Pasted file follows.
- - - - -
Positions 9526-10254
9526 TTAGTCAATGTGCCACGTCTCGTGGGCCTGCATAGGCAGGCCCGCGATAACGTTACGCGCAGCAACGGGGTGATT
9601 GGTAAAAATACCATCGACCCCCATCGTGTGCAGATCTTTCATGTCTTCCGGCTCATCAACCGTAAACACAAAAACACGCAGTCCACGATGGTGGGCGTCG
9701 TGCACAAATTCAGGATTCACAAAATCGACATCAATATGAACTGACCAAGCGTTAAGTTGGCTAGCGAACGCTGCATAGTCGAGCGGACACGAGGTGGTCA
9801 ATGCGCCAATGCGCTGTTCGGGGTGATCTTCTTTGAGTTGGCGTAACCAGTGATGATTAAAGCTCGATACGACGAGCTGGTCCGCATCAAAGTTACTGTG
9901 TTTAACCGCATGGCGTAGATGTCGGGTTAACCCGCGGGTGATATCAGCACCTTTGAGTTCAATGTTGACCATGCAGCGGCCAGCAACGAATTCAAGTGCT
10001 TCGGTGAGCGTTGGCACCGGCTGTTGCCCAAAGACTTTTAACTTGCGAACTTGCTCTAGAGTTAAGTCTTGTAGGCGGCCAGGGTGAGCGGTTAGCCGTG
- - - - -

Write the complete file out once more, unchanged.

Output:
Positions 9526-10254
9526 TTAGTCAATGTGCCACGTCTCGTGGGCCTGCATAGGCAGGCCCGCGATAACGTTACGCGCAGCAACGGGGTGATT
9601 GGTAAAAATACCATCGACCCCCATCGTGTGCAGATCTTTCATGTCTTCCGGCTCATCAACCGTAAACACAAAAACACGCAGTCCACGATGGTGGGCGTCG
9701 TGCACAAATTCAGGATTCACAAAATCGACATCAATATGAACTGACCAAGCGTTAAGTTGGCTAGCGAACGCTGCATAGTCGAGCGGACACGAGGTGGTCA
9801 ATGCGCCAATGCGCTGTTCGGGGTGATCTTCTTTGAGTTGGCGTAACCAGTGATGATTAAAGCTCGATACGACGAGCTGGTCCGCATCAAAGTTACTGTG
9901 TTTAACCGCATGGCGTAGATGTCGGGTTAACCCGCGGGTGATATCAGCACCTTTGAGTTCAATGTTGACCATGCAGCGGCCAGCAACGAATTCAAGTGCT
10001 TCGGTGAGCGTTGGCACCGGCTGTTGCCCAAAGACTTTTAACTTGCGAACTTGCTCTAGAGTTAAGTCTTGTAGGCGGCCAGGGTGAGCGGTTAGCCGTG